Those are both stories that begin around the start of the twentieth century and there is a great appeal for me in this period because you can almost see, taste, hear the past and the future washing up against each other on the street and in people’s homes: bowler hats and horse-drawn carriages collide with illuminated advertising, cinema, ‘noiseless’ typewriters. I think we would laugh so hard if we suddenly found ourselves on Piccadilly in 1925. And instantly want one of everything. People had a lot of hopes and vision – you could dream about inventing anything, from a new type of escalator to a new society. At the same time there was a lot holding people back – no such thing as maternity leave; lots of brothers, fathers, lovers, left behind in the mud in France or falling apart at home. Under those circumstances, dreaming about the future is both necessary and tough, even impossible. I think we could do with knowing how to be a bit like that now.

The audience for academic books is quite restricted and also the mode of experiencing messages from / about the past is limited to reading the book and perhaps making images in your mind or writing some notes. I found a different angle from the experience of musical artefacts on display and in performance. At the Science Museum in London there is a brilliant case in the Making the Modern World gallery. It is a jumble of items (actually organised by inspiration from a curious thinker called Patrick Geddes) and in one corner you have a Stroh violin next to an ammoniaphone – for use by opera singers and the clergy, to improve their voice before performance with a gust of ammonia – phew! Nearby there is a prosthetic arm. Because the case isn’t directly telling me how to relate these items or how to think of their place in history, I feel almost the privilege of having come across them in a curiosity shop.

But you can’t play with the items in the museum case, or see them in use.

Aleks Kolkowski has collected and restored the only working Stroh quartet: two violins, viola and cello. Instead of wooden bodies they have a metal horn (enormous on the cello). Completely mechanical: no electricity! The horn is attached to a diaphragm which picks up the sound – you play it with the bow as normal, but it sounds almost reedy, and much louder in the direction of the horn. It was used until the 1920s to make the strings audible on early gramophone recordings, before microphones. The group Apartment House played a concert on the Strohs in Cambridge a few years ago, including a piece by Aleks which incorporated two cylinder phonographs. They were all attached together with plastic tubes, which struck me as a mechanical parody of electronic connectivity. It got me thinking about how artefacts in performance can give the audience a chance to think about today’s technology in our lives by seeing an amusing or strange performance with obsolete items.

The next thing I saw was a concerto for Pianola and iPhone composed by Julio d’Escriván, which he performed with Rex Lawson. Rex is a great showman and he is happy to show the audience how the pianola works. Julio is interested in how audiences perceive the minimal gestures of laptop musicans, and he works with the iPhone in ways that make us aware of our own need for a correlation between gesture and output sound. The combination made me think that performances like this can invite us to see the new gadgets as artefacts for a moment.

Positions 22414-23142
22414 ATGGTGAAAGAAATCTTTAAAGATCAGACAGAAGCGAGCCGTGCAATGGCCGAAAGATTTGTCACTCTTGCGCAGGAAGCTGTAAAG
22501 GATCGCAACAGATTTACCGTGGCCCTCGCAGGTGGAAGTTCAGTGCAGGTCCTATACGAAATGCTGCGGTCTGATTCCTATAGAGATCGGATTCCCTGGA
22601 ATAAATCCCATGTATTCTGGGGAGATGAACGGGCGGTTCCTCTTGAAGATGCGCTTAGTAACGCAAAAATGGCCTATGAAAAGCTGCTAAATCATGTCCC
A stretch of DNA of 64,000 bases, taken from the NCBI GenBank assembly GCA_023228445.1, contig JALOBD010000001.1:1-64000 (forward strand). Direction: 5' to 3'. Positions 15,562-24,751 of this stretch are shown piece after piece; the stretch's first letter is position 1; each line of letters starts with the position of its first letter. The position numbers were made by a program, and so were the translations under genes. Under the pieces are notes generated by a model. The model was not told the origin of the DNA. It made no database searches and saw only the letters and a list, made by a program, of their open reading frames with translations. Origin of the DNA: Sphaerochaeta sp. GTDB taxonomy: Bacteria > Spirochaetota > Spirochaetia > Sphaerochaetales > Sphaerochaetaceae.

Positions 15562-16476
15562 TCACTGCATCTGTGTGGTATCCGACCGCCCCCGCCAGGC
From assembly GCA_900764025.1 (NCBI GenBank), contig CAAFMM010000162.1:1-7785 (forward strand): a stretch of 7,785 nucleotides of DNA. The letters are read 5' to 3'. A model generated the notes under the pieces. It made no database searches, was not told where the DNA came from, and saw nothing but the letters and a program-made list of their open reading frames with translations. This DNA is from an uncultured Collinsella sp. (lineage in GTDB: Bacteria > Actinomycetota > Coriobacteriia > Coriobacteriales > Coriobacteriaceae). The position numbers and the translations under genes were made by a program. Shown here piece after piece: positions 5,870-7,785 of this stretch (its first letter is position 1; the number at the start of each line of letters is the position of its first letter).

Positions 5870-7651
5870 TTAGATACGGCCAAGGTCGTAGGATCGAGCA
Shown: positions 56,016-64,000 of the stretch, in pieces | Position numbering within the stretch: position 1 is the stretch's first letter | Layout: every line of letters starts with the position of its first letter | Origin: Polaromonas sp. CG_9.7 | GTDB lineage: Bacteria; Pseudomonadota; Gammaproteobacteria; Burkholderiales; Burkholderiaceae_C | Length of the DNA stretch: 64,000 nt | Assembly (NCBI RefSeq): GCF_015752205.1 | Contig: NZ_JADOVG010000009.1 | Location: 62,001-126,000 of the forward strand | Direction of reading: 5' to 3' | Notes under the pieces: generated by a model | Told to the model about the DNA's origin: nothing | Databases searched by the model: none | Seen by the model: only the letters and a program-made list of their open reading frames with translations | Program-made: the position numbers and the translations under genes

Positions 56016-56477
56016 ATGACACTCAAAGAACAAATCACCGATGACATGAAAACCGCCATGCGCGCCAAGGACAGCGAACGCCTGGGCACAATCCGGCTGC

I am now working a little bit with the Science Museum on how to use creative writing as part of the process of co-curation / co-creation. This means that audience groups are invited to select objects and tell stories about or through them, for display in an exhibition. So far we spent 2 days with a group of young people. Aleks showed them his phonographs and gramophones, and talked about these mechanical objects. I got them to write monologues and poems. For example: what the gramophone said to the ipod and the other way round. Then we recorded these works onto wax cylinders and gramophone discs. They were captivated by the items from Aleks’ collection: the look and feel, the sound of themselves coming back in this ghostly form. They found the mechanical process mysterious and intriguing – which it is. How can sound be captured and played back without electricity?They learned a bit about the history of sound recording and we had a lot of fun. Their writing was amazing and I think there is a lot more we could do with speaking through these artefacts: unlike other forms of object writing, you have the opportunity for double voicing when it is recorded and played back using this item.

Aleks is building up a phonograph archive of wax cylinder recordings of contemporary artists and musicians. I won’t say too much about this for now but prepare to be amazed when it is launched… I have heard some of the cylinders and the effects are stunning. They will be digitised and online soon. For the archive I wrote a poem in two voices: Thomas Edison and Charles Cros, who had the idea for the phonograph at the same time but Edison got it on the market first. We recorded one voice on the cylinder and the other one over the top, so that they weave in and out of each other. When Aleks told me about Cros, his interest in language and plans for communication with extra-terrestrials, I recognised him as one of those hopeful impossible figures of his time. He clearly deserved to be reincarnated on a wax cylinder, interfering with Edison’s confidence.